Where ever a plant is a late starter, under plant it with early flowering bulbs such as snowdrops or crocus. Plants that have a very short season such as Pulmonaria can be mixed with Cyclamen hederifolium which begins to grow and flower in late summer and then retains its foliage all winter.
If the border is in shade or partial shade select appropriate plants such as colombines, (Aquilegia), Hostas, Trilliums, Meconopsis, Epimedium, and Primulas, Bergenia, Lamium and Persicaria for ground cover.
If the border is free standing and is not backed by a building, a hedge at the back can help to define its shape, give shelter from strong winds, add colour and give a green background to the plants when in flower.
If the back of the border is a wall or fence it could create an ideal spot for a climber to give added height.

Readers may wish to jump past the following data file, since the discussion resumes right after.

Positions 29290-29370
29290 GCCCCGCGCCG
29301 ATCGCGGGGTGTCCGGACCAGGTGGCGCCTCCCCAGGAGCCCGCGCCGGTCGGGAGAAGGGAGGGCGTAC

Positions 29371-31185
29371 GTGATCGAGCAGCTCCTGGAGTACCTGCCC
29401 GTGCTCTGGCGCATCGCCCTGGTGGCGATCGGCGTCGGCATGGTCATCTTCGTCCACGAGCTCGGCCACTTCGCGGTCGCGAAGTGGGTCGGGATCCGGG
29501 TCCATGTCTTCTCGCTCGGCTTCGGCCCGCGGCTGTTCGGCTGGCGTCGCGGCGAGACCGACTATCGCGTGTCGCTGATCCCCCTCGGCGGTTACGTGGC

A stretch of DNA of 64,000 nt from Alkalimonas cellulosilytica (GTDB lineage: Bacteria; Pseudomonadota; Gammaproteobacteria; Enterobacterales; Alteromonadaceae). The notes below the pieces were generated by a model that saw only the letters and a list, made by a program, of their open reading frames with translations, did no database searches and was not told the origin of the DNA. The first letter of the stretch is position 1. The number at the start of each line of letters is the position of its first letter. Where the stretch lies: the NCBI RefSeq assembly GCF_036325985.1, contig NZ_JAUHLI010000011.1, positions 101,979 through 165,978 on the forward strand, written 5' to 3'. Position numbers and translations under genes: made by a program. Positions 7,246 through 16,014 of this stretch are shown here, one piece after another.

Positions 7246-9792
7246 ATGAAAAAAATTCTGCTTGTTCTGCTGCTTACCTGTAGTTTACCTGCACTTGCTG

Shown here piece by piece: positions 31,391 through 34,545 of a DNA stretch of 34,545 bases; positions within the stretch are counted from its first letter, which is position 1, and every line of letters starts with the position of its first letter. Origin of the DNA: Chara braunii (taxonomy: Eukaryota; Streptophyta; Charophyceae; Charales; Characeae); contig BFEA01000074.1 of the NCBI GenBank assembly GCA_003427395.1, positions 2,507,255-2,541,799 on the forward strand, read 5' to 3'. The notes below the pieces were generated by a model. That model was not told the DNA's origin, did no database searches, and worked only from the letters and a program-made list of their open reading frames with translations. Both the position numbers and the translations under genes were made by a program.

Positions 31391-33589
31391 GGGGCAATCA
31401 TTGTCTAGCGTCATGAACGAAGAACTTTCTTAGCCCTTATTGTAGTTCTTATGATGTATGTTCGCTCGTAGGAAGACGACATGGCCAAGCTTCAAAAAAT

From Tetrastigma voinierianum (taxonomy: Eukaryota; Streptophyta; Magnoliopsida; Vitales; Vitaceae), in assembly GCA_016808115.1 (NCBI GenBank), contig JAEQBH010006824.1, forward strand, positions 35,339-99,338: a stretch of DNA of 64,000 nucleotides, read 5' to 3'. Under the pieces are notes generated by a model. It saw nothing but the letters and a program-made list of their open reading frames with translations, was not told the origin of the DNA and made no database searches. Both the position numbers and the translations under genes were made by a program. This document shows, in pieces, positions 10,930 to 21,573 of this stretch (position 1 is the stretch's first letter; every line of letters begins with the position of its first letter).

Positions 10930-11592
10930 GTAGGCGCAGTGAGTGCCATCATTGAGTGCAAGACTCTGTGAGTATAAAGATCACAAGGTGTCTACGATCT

Soil preparation and planting

Borders are often planted up in the autumn so ground preparation is normal in late summer. If the soil needs a lot of amelioration, add a fair bit of garden compost, dig it in then sow a crop of mustard in spring. Dig it in when it comes into flower but before it sets seeds.  Allow it about a month before planting so the mustard is beginning to rot down and open up the soil. Make sure the soil is firmed and raked level and water if necessary before planting. Water again after planting.
Order plants well in advance as often the more popular ones sell out quickly. Your local garden centres will stock most of your needs, but it may be necessary to go to specialist growers for the best varieties. Blackmore and Langdon in Bath specialise in Delphiniums, Phlox and Aquilegia, and Claire Austin in Shropshire specialises in hardy plants. She has some terrific varieties of flag Iris, Daylilies and Oriental Poppies. They both have websites.